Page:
June 29th, 2008
|02:55 am - Playing with HDR ...|
I have a new toy. It goes by a name only a geek could love - "
qtpfsgui" - a name that tells you in great detail what it is, and almost nothing about what it does. Briefly, it lets me do two things - first, combine two (or more) differing exposures of the same scene to form a High Dynamic Range (HDR) image, and second, performing "tone-mapping" on that image to allow it to be viewed as a normal non-HDR image again (e.g. in JPEG format).
In this case, the first image below was as it came from my camera - it looks like the camera has exposed it well for the sky (the clouds are nicely detailed), but left the rest somewhat under-exposed. The second image (to its right, assuming your browser window is wide enough (and hopefully not blowing up anyone's friends page if not - please let me know!)) was simply created using The GIMP (*sigh* another geeky name ...) by brightening the first image until a fair amount of the shadow detail on the walls was visible. I loaded those images into
qtpfsgui, then used the tone-mapping function there to create a best-of-both-worlds version that has most of the detail of both, in the third image.
I did the same for a photo of Dunrobin Castle (below the cut) - again, I had the same sort of slightly under-exposed starting image, created a brighter copy, then ran the HDR/tone-mapping to create the third image of the second set.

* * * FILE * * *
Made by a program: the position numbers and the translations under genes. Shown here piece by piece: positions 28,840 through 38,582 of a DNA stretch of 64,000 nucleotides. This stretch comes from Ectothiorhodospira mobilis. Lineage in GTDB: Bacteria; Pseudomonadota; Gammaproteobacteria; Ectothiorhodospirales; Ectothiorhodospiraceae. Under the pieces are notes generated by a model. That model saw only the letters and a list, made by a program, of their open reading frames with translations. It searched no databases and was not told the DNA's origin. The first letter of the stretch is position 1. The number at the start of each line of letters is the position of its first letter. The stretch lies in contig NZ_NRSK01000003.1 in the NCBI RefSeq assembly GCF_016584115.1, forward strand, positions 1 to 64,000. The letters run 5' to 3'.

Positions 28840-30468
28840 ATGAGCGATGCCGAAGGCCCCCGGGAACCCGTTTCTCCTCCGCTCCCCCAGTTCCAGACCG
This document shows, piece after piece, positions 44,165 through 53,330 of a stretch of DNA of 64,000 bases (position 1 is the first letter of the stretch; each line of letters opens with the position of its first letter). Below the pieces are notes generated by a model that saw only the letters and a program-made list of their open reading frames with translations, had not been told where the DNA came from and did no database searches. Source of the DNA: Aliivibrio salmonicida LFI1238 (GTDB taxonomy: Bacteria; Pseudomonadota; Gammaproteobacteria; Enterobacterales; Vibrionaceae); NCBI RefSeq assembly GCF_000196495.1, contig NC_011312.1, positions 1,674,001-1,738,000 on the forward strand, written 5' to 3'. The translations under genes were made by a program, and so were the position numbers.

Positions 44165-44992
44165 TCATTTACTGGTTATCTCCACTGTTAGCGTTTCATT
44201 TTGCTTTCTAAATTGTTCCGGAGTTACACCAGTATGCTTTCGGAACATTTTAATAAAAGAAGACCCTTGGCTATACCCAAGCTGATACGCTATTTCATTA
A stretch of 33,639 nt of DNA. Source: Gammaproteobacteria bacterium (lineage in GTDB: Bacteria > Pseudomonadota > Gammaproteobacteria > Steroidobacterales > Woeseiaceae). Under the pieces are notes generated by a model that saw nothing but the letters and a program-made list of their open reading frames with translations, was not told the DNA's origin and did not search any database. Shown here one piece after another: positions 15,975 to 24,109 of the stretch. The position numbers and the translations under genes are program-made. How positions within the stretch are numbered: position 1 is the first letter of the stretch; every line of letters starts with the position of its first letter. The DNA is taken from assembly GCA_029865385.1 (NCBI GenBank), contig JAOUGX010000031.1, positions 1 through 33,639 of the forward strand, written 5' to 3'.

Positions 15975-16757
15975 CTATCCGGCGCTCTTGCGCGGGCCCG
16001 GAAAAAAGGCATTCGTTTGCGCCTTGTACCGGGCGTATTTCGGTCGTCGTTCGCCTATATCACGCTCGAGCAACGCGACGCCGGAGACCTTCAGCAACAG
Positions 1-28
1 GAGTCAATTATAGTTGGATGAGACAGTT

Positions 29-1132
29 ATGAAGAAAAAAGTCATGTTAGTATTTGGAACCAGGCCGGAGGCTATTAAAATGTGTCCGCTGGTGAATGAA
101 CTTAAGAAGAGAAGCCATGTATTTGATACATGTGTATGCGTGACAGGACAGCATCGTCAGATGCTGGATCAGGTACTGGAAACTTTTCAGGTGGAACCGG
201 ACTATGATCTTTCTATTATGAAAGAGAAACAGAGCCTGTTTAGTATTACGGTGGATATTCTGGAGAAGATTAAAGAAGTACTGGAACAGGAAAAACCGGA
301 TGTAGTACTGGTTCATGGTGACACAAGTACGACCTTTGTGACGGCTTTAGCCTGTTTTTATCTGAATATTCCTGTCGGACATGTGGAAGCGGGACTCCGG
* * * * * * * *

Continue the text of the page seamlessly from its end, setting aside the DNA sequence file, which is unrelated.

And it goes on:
qtpfsgui has a number of different tone-mapping transformations to use, and suggests that you try all of them until you get close to the desired result. The final photo of Dunrobin shows that not all of the tone-mapping algorithms produce ... "normal" results, although it's still a strangely interesting image.
(as always, all images here are linked to larger versions)
 (as a side-note, this photo was taken from about 4 metres above ground - camera on top of fully-extended tripod, with me setting the self-timer on the camera, then heaving the tripod up in the air by the bottom of the legs - it worked surprisingly well)
Current Mood: creative
That last one is very cool! Sort of Starry Night-ish. Looks like it would be a great cover for a YA fantasy novel :-)
Edited at 2008-06-29 09:34 pm (UTC)
Why do I have a sudden urge to overlay a 50-66% transparent overlay of the last image on the second to last (although I'd probably cut it so that the trees and cars aren't quite so virulent).
Nope. Still don't know why I wanted to do that...
I like how in the first shot, the resulting image of the walls within the shadows closest to the viewer are brighter than either of the source images, and that very last experiment would be great either as an animation backdrop, or to scroll the final credits of a Lord Peter Wimsey or similar 20s/30s whodunnit over ...